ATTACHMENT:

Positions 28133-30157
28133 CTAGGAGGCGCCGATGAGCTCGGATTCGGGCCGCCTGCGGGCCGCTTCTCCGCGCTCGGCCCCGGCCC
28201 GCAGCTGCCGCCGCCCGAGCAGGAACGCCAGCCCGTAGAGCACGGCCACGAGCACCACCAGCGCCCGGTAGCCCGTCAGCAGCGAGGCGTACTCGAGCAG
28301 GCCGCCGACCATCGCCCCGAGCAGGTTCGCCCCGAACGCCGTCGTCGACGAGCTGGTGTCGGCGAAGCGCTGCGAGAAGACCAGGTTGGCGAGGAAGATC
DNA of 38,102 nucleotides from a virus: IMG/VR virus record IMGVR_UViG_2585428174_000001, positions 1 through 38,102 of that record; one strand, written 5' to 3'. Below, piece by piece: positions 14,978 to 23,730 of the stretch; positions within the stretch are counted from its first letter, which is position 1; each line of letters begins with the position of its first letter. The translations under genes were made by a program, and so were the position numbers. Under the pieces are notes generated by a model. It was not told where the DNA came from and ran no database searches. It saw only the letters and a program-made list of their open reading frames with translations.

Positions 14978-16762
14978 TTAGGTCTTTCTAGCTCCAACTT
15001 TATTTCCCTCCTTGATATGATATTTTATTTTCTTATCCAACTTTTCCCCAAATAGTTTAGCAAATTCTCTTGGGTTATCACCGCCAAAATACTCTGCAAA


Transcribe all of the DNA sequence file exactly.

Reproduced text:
Positions 28133-30157
28133 CTAGGAGGCGCCGATGAGCTCGGATTCGGGCCGCCTGCGGGCCGCTTCTCCGCGCTCGGCCCCGGCCC
28201 GCAGCTGCCGCCGCCCGAGCAGGAACGCCAGCCCGTAGAGCACGGCCACGAGCACCACCAGCGCCCGGTAGCCCGTCAGCAGCGAGGCGTACTCGAGCAG
28301 GCCGCCGACCATCGCCCCGAGCAGGTTCGCCCCGAACGCCGTCGTCGACGAGCTGGTGTCGGCGAAGCGCTGCGAGAAGACCAGGTTGGCGAGGAAGATC
DNA of 38,102 nucleotides from a virus: IMG/VR virus record IMGVR_UViG_2585428174_000001, positions 1 through 38,102 of that record; one strand, written 5' to 3'. Below, piece by piece: positions 14,978 to 23,730 of the stretch; positions within the stretch are counted from its first letter, which is position 1; each line of letters begins with the position of its first letter. The translations under genes were made by a program, and so were the position numbers. Under the pieces are notes generated by a model. It was not told where the DNA came from and ran no database searches. It saw only the letters and a program-made list of their open reading frames with translations.

Positions 14978-16762
14978 TTAGGTCTTTCTAGCTCCAACTT
15001 TATTTCCCTCCTTGATATGATATTTTATTTTCTTATCCAACTTTTCCCCAAATAGTTTAGCAAATTCTCTTGGGTTATCACCGCCAAAATACTCTGCAAA